Forget Big Data, we need Big Insights


A recent article in the UK Computing journal suggests that the new frontier in industry is extracting insights from big data. While a decade or more ago data ingestion was the greatest challenge to companies collecting large swathes of data, that problem has now largely been overcome.

Of 300 IT professionals interviewed, only 13% saw raw data access as the biggest challenge in their work. The majority were split between transforming raw data into useful data and extracting actionable insights from the useful data.

Database platforms such as SQL and Hadoop and other tools have largely standardised the warehousing and accessing of data across big data consumers. However, insight extraction is the next frontier and there is still no runaway leader or dominant player in this space. It is difficult to build a one size fits all solution to the problems a traditional business analyst might work on.

But it is likely we will see more and more contenders coming to the fore in this potentially lucrative space. It will be an exciting arms race to see play out in the data science world!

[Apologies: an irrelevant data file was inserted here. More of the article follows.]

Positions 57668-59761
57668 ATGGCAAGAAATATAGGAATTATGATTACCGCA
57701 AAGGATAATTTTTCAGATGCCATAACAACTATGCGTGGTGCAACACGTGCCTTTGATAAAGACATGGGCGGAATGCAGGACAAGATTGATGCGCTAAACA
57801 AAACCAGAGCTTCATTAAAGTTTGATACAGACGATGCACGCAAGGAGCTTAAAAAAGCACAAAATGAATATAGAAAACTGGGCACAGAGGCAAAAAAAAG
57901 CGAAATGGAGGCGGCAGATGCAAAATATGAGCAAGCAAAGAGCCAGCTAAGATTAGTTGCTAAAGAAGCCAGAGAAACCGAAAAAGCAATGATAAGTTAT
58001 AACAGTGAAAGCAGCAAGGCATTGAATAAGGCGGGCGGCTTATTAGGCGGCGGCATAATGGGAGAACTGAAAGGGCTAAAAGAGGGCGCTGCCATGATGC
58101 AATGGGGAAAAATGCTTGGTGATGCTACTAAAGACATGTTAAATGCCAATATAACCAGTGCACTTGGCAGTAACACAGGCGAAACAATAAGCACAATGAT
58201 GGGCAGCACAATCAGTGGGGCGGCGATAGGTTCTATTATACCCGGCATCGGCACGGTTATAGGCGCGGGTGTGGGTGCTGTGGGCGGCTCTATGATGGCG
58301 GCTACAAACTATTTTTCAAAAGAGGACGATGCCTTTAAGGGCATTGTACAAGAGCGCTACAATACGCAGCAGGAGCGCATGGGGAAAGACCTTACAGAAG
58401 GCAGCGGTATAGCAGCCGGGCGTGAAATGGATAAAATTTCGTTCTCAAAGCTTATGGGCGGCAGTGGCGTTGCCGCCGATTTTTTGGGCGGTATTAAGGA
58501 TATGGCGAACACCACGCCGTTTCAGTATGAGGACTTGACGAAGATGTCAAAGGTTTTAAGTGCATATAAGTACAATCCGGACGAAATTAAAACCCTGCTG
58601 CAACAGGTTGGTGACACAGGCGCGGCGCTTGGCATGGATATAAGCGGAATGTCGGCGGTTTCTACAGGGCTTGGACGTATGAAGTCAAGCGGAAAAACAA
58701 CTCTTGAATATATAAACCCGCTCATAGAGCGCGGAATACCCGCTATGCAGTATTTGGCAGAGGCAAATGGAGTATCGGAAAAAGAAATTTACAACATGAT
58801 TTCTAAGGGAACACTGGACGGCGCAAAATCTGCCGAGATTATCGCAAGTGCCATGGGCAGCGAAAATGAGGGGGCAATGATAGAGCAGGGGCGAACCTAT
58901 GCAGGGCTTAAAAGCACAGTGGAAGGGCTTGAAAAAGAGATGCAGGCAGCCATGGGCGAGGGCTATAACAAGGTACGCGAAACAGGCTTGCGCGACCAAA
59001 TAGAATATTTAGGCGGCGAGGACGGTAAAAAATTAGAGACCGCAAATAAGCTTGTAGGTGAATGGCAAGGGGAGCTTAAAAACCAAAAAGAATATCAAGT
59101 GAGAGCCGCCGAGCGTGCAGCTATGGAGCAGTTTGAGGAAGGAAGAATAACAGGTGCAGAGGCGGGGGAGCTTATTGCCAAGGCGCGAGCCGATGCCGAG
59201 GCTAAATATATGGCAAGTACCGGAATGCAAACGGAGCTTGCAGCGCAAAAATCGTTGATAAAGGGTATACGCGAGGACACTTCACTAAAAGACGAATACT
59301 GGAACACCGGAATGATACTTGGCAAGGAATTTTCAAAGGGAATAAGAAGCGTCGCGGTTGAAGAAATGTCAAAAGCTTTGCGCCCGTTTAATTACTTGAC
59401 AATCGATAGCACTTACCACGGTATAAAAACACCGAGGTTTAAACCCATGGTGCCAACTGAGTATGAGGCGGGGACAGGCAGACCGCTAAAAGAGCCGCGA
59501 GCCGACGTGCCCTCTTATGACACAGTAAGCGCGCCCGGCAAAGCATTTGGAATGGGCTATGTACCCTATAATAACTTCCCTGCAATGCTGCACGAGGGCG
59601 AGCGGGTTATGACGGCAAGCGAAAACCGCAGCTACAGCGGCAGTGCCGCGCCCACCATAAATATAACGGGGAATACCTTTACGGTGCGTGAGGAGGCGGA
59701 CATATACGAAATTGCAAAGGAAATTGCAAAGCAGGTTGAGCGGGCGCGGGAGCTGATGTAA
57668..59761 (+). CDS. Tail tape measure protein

2014 data science survey out now

dscsurveybook The annual data science skills and salary survey from O’Reilly is now freely available from their website. The survey uses responses from 800 participants from over 50 countries.

Inside are comparisons of the different tools used by data science practitioners and the corresponding salary they can expect to earn. The data is also cut by geographic location, career level, academic record, and industry type amongst others.

A lot of the key findings are expected: R, Python, and SQL are the most widely used tools; top USA salaries are in California. But some results are more surprising: Spark has emerged as a popular tool in 2014; the ‘Entertainment’ industry boasts the highest median salary for data scientists.

Highlights in this edition include a cluster analysis of the tools used, which showed the emergence of a new cluster around Max OS X, MySQL, and D3. There is also salary regression model which puts a dollar weight on geographic, demographic, and company predictors to give an in-sample R2 of over 50%.

A shame the number of respondents is so low but all in all a good read to give a directional sense of the state of play in 2014 and what might be up and coming in 2015.